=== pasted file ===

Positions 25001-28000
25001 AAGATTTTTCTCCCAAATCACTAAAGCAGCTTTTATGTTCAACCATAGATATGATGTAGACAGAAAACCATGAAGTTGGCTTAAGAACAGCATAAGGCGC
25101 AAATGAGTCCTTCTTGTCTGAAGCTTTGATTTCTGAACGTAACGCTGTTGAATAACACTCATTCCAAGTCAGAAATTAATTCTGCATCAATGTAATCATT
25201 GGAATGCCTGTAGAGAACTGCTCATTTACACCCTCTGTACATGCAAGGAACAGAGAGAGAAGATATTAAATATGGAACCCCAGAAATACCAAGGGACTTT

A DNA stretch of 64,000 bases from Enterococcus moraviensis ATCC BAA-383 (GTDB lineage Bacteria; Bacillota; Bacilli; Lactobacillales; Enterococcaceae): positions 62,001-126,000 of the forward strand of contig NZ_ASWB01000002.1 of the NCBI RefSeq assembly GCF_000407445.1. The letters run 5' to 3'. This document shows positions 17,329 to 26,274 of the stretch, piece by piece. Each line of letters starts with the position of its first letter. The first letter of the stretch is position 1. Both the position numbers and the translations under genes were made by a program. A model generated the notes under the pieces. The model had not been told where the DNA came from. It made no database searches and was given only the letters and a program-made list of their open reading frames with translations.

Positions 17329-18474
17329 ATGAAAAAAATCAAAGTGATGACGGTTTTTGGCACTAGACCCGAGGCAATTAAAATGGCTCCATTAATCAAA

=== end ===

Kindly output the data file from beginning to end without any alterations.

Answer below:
Positions 25001-28000
25001 AAGATTTTTCTCCCAAATCACTAAAGCAGCTTTTATGTTCAACCATAGATATGATGTAGACAGAAAACCATGAAGTTGGCTTAAGAACAGCATAAGGCGC
25101 AAATGAGTCCTTCTTGTCTGAAGCTTTGATTTCTGAACGTAACGCTGTTGAATAACACTCATTCCAAGTCAGAAATTAATTCTGCATCAATGTAATCATT
25201 GGAATGCCTGTAGAGAACTGCTCATTTACACCCTCTGTACATGCAAGGAACAGAGAGAGAAGATATTAAATATGGAACCCCAGAAATACCAAGGGACTTT

A DNA stretch of 64,000 bases from Enterococcus moraviensis ATCC BAA-383 (GTDB lineage Bacteria; Bacillota; Bacilli; Lactobacillales; Enterococcaceae): positions 62,001-126,000 of the forward strand of contig NZ_ASWB01000002.1 of the NCBI RefSeq assembly GCF_000407445.1. The letters run 5' to 3'. This document shows positions 17,329 to 26,274 of the stretch, piece by piece. Each line of letters starts with the position of its first letter. The first letter of the stretch is position 1. Both the position numbers and the translations under genes were made by a program. A model generated the notes under the pieces. The model had not been told where the DNA came from. It made no database searches and was given only the letters and a program-made list of their open reading frames with translations.

Positions 17329-18474
17329 ATGAAAAAAATCAAAGTGATGACGGTTTTTGGCACTAGACCCGAGGCAATTAAAATGGCTCCATTAATCAAA